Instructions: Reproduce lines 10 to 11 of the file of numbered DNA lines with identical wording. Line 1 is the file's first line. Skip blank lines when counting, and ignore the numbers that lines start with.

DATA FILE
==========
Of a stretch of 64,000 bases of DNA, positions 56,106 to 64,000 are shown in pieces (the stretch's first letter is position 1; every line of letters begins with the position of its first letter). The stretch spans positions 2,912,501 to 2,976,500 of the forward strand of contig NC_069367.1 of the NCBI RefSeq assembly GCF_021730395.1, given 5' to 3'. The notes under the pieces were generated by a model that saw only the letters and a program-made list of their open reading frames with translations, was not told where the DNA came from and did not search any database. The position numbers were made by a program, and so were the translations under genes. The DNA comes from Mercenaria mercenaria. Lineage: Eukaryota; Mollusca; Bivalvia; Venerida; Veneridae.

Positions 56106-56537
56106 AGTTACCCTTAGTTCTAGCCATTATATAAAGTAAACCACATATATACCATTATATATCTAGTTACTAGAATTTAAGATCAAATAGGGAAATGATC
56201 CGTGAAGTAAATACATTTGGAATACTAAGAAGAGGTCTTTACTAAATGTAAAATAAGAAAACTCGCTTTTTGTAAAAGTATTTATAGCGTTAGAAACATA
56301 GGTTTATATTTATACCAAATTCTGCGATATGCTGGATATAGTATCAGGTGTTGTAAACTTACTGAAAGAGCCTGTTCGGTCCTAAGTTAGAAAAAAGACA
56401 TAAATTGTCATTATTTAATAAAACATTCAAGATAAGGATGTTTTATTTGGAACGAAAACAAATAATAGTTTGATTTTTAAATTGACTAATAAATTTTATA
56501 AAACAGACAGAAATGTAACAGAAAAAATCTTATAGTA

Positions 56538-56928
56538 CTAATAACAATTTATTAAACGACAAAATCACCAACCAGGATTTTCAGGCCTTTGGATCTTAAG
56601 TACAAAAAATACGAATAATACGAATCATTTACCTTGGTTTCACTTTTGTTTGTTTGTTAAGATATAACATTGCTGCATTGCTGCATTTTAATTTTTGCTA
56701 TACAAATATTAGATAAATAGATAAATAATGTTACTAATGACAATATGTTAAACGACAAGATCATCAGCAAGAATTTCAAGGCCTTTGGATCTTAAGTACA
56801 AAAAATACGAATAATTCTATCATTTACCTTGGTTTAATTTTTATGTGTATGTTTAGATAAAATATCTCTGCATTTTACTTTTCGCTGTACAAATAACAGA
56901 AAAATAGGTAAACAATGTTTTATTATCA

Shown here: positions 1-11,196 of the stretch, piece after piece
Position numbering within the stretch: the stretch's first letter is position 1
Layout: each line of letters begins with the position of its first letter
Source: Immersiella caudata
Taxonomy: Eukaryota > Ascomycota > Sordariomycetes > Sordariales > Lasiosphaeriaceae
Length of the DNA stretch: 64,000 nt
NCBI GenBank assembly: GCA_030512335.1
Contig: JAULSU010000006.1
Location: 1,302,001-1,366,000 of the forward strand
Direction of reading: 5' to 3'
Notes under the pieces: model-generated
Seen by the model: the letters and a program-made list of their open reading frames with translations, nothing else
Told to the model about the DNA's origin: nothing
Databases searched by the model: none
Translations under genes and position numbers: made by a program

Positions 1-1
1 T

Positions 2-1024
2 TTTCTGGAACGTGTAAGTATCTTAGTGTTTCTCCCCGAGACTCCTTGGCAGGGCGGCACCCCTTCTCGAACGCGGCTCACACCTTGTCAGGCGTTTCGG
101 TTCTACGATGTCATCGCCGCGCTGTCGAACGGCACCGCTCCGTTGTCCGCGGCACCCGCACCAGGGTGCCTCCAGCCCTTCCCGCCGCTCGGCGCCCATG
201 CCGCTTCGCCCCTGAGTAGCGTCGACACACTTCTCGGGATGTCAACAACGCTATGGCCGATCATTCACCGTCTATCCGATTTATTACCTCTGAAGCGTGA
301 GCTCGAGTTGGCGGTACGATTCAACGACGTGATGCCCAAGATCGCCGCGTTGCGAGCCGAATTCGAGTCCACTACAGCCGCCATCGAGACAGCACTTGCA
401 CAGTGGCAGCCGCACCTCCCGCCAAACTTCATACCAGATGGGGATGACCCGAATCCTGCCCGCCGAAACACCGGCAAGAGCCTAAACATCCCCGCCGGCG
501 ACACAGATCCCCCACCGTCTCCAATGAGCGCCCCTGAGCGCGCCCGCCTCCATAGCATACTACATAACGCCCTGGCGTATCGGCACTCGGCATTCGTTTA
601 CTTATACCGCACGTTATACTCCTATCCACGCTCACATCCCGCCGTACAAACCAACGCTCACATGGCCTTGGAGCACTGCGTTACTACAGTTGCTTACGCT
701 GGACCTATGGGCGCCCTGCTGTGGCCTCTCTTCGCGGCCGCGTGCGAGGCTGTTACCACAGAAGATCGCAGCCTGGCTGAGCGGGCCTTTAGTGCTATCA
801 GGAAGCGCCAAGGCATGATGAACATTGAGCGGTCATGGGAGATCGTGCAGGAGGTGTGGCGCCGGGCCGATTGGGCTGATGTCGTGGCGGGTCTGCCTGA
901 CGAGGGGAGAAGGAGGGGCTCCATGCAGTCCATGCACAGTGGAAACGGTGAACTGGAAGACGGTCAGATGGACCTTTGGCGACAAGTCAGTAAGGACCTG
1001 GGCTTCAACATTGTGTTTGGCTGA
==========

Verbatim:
56601 TACAAAAAATACGAATAATACGAATCATTTACCTTGGTTTCACTTTTGTTTGTTTGTTAAGATATAACATTGCTGCATTGCTGCATTTTAATTTTTGCTA
56701 TACAAATATTAGATAAATAGATAAATAATGTTACTAATGACAATATGTTAAACGACAAGATCATCAGCAAGAATTTCAAGGCCTTTGGATCTTAAGTACA